Independence Day: Resurgence proves that delayed sequels can’t rely on Nostalgia alone. It’s as if the filmmakers watched Jurassic World and drew the conclusion that its success was a result of pure repetition. Sure, Jurassic World shared a lot in common with it’s over twenty year old predecessor, 1993’s Jurassic Park, but it also brought something new to the table; upping the ante with a fully active park with the dinosaurs you already loved like velociraptors, as well as a bigger, scarier monster (Familiar, but New!). Most importantly, Jurassic World gave us new endearing characters you fell in love with, upping the stakes and making for some great interactions. Independence Day: Resurgence, another sequel following a full twenty years after the original, goes bigger, if more destruction really qualifies, but lacks any new interesting characters or any twists that keep it from being an unnecessary, disjointed rehash of what we saw in 1996. If Jurassic World is a study in how to make a rewarding, delayed sequel, then Independence Day: Resurgence is a lesson in what not to do.
Minor SPOILERS ahead. Basically everything I will reference is already in the trailers.Yes, director Roland Emmerich (ID4, Godzilla (1998), The Day After Tomorrow, 2012), attempts to go bigger, with an alien ship the size of the Atlantic Ocean, and we get one scene of London buildings and vehicles being lifted into the air (the ship has its own gravity… or gravity guns… or something) as well as some “Moon Base Destruction” (I’m stealing that for my band’s name), but the stakes somehow feel… lower than the 1st film? There was something mystifying about all the ships parked over landmarks across the globe in the original, while this one feels almost, more local? This extends to the finale where there is no world-wide effort to fight back like in the 1st Independence Day; all the action is limited to the desert wasteland around Area 51.
Everything about this sequel just feels less clever and more-or-less simplified. Instead of using technology to give the Mothership a Computer Virus like in the original Independence Day, this sequel uses a more direct, “Just Blow It to Hell” approach. No strategy… just alien tech on alien tech warfare. Sure, there is the idea of the Alien Queen, but it just feels like an Aliens rip-off crossed with one of the monsters from Gareth Edwards’ (NOT Roland Emmerich’s) Godzilla (2014). The aforementioned Alien Queen is the most original part of the film, making for the best action sequence, which really isn’t saying much because it’s still not a very worthwhile scene. The biggest twist in the plot (which I WILL NOT SPOIL) seems misguided and sets up a sequel I really don’t want to see.The lackluster destruction, action, and plot aren’t the films biggest shortcomings, the characters in this movie just suck, especially the new ones. The new young cast of heroes, Jake Morrison (Liam Hemsworth), the late Captain Steven Hiller’s (Will Smith in the 1st film) son Dylan Hiller (Jessie T. Usher), and the still living President Whitmore’s (Bill Pullman) daughter Patricia Whitmore (Maiki Monroe) all share a backstory that seems like it was rejected from Top Gun, with no chemistry between the characters. William Fichtner plays the criminally underdeveloped General Adams, a character who could have been this film’s President Whitmore, had he any motivation or personality. Finally, including an African Warlord and a “Government Pencil Pusher” as supporting characters just seems like a questionable choice at best.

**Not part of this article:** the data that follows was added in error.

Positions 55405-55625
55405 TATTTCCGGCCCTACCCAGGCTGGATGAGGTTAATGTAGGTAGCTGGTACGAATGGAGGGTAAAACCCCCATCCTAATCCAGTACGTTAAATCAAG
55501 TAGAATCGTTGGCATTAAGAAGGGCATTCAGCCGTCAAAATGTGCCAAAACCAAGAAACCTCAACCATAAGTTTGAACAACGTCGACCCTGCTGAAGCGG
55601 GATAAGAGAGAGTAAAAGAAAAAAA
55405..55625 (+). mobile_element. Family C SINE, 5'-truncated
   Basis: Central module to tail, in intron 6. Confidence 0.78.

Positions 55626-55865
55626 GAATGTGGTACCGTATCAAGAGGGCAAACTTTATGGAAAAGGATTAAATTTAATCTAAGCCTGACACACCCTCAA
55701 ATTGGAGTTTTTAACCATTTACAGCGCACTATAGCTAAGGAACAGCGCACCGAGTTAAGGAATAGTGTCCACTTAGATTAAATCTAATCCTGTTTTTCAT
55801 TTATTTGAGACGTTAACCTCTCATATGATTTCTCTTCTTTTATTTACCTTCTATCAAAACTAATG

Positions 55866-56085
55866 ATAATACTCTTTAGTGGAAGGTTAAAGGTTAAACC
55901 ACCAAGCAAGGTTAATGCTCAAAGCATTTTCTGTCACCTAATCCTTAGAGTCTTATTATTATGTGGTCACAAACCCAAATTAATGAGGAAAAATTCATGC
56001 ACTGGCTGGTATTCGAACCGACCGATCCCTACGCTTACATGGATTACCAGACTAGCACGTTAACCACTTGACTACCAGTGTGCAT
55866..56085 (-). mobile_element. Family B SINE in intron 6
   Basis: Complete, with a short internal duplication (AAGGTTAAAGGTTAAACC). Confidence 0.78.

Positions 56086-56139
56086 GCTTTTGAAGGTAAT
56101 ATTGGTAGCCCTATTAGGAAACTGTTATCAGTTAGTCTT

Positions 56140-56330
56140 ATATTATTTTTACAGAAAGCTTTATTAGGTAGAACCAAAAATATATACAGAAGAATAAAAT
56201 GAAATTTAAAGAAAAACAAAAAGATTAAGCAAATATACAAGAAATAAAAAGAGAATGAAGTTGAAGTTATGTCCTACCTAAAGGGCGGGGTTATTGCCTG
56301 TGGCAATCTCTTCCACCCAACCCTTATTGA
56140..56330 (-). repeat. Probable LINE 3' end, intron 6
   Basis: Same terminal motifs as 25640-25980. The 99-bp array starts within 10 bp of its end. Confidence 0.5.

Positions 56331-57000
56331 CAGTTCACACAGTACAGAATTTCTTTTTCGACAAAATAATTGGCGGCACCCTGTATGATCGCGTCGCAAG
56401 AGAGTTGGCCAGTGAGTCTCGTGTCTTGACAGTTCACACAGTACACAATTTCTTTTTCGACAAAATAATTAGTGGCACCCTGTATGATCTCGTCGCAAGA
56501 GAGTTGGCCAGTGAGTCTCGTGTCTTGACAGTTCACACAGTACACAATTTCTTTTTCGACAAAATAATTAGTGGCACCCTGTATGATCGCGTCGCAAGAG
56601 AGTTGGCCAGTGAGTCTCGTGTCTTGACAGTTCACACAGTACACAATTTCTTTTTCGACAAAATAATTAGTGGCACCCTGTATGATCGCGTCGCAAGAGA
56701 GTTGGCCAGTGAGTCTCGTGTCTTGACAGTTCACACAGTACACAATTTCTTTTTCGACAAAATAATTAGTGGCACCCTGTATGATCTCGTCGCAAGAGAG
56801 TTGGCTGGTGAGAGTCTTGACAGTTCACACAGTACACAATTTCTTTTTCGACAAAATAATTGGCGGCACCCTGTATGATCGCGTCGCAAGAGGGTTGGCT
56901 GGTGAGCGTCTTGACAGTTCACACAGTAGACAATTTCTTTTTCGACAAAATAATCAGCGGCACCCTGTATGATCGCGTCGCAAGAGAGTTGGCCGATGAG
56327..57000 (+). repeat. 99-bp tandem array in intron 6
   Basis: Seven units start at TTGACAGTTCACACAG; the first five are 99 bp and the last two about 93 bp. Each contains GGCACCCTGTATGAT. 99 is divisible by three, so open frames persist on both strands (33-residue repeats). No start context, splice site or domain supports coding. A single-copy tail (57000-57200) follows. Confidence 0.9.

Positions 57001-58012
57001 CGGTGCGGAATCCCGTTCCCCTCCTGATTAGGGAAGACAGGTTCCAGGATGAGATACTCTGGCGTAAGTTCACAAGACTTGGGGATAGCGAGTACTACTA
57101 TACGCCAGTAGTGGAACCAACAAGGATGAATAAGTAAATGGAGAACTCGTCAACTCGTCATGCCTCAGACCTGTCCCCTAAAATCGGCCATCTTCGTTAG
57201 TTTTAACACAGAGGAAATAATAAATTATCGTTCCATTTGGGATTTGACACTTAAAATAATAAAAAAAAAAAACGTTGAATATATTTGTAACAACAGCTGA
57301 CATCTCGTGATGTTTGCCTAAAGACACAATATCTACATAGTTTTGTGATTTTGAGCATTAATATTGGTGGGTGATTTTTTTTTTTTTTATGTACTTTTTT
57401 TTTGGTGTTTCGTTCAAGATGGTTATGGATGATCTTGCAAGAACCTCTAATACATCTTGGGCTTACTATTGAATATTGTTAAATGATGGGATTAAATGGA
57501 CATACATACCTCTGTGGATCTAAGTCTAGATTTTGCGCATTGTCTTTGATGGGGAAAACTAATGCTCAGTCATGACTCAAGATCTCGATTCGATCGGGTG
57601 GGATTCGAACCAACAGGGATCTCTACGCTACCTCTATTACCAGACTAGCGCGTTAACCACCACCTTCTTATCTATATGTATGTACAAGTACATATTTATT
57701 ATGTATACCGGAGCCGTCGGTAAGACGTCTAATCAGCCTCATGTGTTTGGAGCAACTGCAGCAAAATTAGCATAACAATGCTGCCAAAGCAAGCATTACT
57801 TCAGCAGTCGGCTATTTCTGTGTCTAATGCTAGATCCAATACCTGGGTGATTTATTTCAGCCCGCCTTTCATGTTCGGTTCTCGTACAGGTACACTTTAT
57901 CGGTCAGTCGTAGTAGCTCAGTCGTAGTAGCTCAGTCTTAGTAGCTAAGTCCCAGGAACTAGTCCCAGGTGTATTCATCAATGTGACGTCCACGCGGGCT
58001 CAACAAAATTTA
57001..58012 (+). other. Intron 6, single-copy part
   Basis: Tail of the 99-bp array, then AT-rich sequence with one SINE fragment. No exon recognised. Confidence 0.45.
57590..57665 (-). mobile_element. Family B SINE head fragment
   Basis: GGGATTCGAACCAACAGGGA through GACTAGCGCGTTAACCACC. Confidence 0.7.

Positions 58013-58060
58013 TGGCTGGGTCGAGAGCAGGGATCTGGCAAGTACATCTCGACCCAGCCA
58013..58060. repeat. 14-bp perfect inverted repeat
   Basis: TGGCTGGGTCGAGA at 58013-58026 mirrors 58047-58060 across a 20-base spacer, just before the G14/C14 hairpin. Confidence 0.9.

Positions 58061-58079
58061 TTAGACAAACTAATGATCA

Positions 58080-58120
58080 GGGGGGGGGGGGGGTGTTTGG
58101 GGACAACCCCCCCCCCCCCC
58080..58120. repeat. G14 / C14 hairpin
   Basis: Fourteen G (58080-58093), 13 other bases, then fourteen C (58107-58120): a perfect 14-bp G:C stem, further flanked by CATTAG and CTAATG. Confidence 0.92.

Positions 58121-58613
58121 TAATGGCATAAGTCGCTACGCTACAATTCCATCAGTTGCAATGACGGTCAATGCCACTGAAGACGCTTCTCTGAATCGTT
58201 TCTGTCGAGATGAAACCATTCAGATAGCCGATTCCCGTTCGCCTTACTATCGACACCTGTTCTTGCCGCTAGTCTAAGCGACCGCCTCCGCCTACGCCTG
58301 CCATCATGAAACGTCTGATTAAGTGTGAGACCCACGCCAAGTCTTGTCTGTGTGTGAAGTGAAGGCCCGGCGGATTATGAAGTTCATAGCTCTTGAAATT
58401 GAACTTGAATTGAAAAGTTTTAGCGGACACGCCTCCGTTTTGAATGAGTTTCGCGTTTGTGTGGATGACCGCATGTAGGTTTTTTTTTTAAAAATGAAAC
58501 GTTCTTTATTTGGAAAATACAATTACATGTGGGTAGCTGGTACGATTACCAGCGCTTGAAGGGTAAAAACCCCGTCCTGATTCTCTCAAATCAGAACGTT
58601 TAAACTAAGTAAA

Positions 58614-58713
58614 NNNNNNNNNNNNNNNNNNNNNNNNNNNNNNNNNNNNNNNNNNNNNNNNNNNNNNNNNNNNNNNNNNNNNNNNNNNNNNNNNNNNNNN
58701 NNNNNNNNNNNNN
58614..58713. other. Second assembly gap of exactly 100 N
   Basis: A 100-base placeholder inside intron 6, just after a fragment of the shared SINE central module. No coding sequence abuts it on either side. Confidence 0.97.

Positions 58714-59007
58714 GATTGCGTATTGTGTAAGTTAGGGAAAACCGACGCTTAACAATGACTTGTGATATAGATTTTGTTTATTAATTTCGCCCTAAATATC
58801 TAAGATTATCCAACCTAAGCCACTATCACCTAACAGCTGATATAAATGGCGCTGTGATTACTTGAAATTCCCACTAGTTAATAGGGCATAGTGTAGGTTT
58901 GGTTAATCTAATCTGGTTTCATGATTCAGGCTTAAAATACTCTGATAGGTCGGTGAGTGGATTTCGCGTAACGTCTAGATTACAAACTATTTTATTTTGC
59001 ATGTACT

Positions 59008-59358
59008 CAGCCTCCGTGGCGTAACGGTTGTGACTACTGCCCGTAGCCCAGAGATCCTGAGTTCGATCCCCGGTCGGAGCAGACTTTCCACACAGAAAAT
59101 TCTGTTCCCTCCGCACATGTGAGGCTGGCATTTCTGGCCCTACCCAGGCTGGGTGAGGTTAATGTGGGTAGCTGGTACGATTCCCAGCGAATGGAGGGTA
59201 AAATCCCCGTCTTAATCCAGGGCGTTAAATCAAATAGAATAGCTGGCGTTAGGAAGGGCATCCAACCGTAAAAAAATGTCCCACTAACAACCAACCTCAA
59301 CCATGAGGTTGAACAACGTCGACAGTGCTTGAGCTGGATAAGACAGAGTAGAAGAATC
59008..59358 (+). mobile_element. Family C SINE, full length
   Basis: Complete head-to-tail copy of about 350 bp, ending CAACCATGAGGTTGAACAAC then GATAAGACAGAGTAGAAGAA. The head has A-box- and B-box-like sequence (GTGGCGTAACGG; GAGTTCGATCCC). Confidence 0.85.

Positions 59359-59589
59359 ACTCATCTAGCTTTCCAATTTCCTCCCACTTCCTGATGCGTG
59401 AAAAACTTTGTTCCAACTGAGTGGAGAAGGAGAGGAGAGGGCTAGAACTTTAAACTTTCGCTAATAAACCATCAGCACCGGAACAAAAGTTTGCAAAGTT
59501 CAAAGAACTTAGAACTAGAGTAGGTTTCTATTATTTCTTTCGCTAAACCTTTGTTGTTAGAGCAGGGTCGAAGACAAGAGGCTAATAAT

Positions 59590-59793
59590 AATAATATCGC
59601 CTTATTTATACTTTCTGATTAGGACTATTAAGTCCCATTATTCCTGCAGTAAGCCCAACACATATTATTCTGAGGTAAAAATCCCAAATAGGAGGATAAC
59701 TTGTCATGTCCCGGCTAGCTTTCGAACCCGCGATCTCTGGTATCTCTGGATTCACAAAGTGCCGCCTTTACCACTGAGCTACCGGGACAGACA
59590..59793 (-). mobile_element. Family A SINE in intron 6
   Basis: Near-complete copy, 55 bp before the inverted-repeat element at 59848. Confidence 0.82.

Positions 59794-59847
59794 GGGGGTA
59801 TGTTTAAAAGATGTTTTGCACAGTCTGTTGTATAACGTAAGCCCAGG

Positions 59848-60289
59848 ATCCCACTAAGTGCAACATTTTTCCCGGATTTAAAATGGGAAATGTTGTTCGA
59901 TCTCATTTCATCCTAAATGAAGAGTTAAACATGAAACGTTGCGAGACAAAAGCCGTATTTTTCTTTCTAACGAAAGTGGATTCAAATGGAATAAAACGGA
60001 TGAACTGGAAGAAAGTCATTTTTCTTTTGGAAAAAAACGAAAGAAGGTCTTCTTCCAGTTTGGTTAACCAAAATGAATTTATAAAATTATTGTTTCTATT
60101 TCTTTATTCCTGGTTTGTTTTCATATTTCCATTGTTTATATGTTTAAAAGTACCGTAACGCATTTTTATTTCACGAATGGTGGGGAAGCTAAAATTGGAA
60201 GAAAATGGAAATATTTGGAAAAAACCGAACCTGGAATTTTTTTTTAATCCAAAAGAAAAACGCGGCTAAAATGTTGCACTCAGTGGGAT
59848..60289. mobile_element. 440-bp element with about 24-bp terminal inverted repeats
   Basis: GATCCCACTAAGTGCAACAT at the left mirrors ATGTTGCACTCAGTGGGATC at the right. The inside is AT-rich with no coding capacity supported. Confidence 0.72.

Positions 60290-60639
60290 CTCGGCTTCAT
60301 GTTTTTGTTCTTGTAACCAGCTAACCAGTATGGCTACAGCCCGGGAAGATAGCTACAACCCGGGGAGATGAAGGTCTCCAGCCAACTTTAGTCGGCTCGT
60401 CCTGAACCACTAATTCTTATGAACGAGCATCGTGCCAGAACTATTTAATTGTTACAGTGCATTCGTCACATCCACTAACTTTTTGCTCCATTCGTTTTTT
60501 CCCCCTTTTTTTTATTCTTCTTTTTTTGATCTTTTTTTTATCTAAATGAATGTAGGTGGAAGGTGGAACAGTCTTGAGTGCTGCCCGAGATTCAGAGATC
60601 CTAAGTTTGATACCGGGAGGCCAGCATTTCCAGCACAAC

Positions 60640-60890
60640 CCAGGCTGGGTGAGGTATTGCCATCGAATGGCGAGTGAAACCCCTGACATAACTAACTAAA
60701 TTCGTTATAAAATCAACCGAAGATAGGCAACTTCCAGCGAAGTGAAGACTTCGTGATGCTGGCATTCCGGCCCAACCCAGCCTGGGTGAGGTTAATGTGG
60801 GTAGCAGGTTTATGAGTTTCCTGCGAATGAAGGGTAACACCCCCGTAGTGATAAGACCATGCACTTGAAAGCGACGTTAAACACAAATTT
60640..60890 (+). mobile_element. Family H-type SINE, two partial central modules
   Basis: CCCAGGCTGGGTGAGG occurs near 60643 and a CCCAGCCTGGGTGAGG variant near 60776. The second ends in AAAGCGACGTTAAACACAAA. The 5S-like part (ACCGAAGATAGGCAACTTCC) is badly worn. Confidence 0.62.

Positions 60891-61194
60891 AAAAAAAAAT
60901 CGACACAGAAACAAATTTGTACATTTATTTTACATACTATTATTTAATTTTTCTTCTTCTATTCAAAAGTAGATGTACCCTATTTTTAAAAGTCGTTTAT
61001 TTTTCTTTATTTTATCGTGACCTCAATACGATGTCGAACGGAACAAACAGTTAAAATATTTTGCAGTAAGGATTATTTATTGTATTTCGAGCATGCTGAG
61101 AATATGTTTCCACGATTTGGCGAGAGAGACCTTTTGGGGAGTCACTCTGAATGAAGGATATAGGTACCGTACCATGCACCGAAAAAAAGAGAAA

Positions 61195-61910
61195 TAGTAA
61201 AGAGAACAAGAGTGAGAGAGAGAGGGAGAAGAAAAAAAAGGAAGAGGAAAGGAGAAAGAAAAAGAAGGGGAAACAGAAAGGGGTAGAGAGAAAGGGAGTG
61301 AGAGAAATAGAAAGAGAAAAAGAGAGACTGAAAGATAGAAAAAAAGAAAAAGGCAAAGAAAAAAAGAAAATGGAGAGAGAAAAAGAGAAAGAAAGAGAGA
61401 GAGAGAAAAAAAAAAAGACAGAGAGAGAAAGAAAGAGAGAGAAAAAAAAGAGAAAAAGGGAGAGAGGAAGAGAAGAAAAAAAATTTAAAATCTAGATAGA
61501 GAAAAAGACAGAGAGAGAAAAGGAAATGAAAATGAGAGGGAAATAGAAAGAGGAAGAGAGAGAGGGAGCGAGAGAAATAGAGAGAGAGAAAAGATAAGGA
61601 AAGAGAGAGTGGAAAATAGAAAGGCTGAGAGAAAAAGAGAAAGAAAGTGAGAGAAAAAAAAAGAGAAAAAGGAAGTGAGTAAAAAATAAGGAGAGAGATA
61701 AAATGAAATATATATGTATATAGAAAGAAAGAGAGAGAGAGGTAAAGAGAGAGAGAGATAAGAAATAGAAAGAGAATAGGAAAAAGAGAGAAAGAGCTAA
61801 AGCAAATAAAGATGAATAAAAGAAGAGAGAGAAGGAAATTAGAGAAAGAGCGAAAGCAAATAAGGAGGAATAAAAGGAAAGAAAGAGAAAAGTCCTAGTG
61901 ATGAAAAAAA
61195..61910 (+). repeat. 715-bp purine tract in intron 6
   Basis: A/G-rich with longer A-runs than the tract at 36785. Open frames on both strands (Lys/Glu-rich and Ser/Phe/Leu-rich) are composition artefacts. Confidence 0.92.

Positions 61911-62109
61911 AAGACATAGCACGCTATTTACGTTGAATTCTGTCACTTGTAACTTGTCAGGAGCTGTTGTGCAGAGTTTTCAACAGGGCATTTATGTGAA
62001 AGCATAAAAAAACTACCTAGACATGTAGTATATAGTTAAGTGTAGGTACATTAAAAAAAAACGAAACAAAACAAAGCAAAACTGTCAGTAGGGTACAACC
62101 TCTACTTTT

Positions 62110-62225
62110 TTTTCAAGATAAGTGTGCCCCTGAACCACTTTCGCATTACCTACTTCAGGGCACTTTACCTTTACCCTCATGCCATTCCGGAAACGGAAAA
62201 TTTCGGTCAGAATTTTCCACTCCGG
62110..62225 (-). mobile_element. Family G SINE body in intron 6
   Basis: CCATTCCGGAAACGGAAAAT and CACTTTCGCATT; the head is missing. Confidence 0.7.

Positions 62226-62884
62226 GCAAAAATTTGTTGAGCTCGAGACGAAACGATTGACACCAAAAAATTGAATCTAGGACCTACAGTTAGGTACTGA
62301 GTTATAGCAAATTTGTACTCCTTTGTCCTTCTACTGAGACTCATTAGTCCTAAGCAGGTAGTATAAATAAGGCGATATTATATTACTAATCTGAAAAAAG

The returning characters don’t fare any better. David Levinson (Jeff Goldblum) has become the one note scientist who is the resident expert; a watered down version of his cynical return as Ian Malcolm in The Lost World: Jurassic Park. President Whitmore (Bill Pullman) seems to just be here to deliver the worst inspirational speech ever (seriously, did the Aliens kill the member of his staff that wrote his rousing speech in the 1st film?) and look worried. And I don’t know why the bothered bringing back David’s father Julius Levinson (Judd Hirsch), Dr. Brakish Okun (Brent Spiner), or Jasmine Hiller (Vivica A. Fox) at all, except in an attempt to fill the void left by Will Smith.Independence Day: Resurgence is an uninspired retread, recalling other lazy sequels like The Hangover Part II, Jurassic Park III, and Dumb and Dumber To. It tries to repeat what made 1996’s Independence Day such a summer smash, forgetting what actually made that film great (note to director Roland Emmerich… it wasn’t just the destruction!). Dumb plot and dumber characters make for… you guessed it… a dumb sequel.